Why Kentucky’s Income Tax Will Go Down Next Year

LOUISVILLE, Ky. — Kentuckians will see a reduction in their income taxes next year.


What do you want to know

  • The decline is triggered by legislation passed earlier this year
  • According to the Department of Revenue, the reduction conditions outlined in the bill have been met and the Kentucky tax rate will drop from 5% to 4.5% for the tax year beginning Jan. 1, 2023.
  • Democratic Governor Andy Beshear vetoed the legislation, but Republican-majority lawmakers overruled his veto
  • Republican lawmakers say their goal is to eliminate income tax altogether

The decline is triggered by legislation passed earlier this year.

Under House Bill 8, certain income benchmarks trigger a reduction in state income tax.

According to the Department of Revenue, the reduction conditions outlined in the bill have been met and the Kentucky tax rate will drop from 5% to 4.5% for the tax year beginning Jan. 1, 2023.

Republicans said the change will encourage people to move to Kentucky.

“Our population is stable, for the most part,” Rep. Ken Fleming (R-Louisville) said. “In order to increase the population, which will generate more revenue, we have to go and see what is most important, which is your personal income tax.”

Republicans say their goal is to eliminate income tax altogether.

“I think no matter where you are on the income spectrum, you’re going to benefit,” Fleming said. “We’re in a time of inflation…and every penny, every dollar that we can save, that we give back to people, to pay people back, that’s a good thing, no matter how big or small it is. ”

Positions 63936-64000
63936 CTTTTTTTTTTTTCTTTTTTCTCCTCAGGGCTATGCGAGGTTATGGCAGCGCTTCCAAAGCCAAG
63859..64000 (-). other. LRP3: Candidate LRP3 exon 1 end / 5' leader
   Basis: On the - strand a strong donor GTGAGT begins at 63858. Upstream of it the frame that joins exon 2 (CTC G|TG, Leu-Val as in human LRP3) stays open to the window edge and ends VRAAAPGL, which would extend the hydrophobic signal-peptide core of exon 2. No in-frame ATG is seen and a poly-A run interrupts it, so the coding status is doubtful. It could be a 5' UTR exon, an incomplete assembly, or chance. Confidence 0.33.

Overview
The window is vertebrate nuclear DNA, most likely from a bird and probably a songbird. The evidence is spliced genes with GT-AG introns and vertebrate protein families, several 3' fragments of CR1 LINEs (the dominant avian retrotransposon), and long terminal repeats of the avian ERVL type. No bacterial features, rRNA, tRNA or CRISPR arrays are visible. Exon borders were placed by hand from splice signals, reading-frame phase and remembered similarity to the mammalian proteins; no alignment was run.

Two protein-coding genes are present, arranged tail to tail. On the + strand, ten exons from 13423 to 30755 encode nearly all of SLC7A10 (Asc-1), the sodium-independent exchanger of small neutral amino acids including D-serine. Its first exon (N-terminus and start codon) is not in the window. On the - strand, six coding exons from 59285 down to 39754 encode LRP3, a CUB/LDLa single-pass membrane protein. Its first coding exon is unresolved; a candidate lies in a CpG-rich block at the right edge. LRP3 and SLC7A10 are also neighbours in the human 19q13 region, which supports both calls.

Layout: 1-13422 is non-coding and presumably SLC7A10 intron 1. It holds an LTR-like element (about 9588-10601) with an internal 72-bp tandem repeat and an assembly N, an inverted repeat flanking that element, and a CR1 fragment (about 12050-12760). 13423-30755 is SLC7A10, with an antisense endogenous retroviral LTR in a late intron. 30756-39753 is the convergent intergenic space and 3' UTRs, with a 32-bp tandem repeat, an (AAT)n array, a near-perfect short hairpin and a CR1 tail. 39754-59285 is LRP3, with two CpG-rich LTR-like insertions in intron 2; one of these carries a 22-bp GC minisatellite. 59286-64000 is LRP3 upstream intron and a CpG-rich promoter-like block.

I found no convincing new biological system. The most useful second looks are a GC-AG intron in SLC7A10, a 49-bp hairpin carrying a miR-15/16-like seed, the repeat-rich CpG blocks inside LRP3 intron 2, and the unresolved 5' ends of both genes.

The legislation also creates new taxes on certain goods and services, such as electric vehicles and ride-sharing services like Uber.

Rep. Al Gentry (D-Louisville) and other Democrats voted against the measure.

He said it shifts the weight of the tax burden from high earners to low earners.

“The Republican majority leadership wants to move in the direction of all sales taxes and property taxes instead of income taxes,” Gentry said. “What that does is that it benefits the highest earners and it’s more of a burden for the lowest earners, when you look at the amount of tax they have to pay in proportion to the income they earn. .”

Governor Andy Beshear vetoed House Bill 8, but Republican-majority lawmakers overruled the veto.

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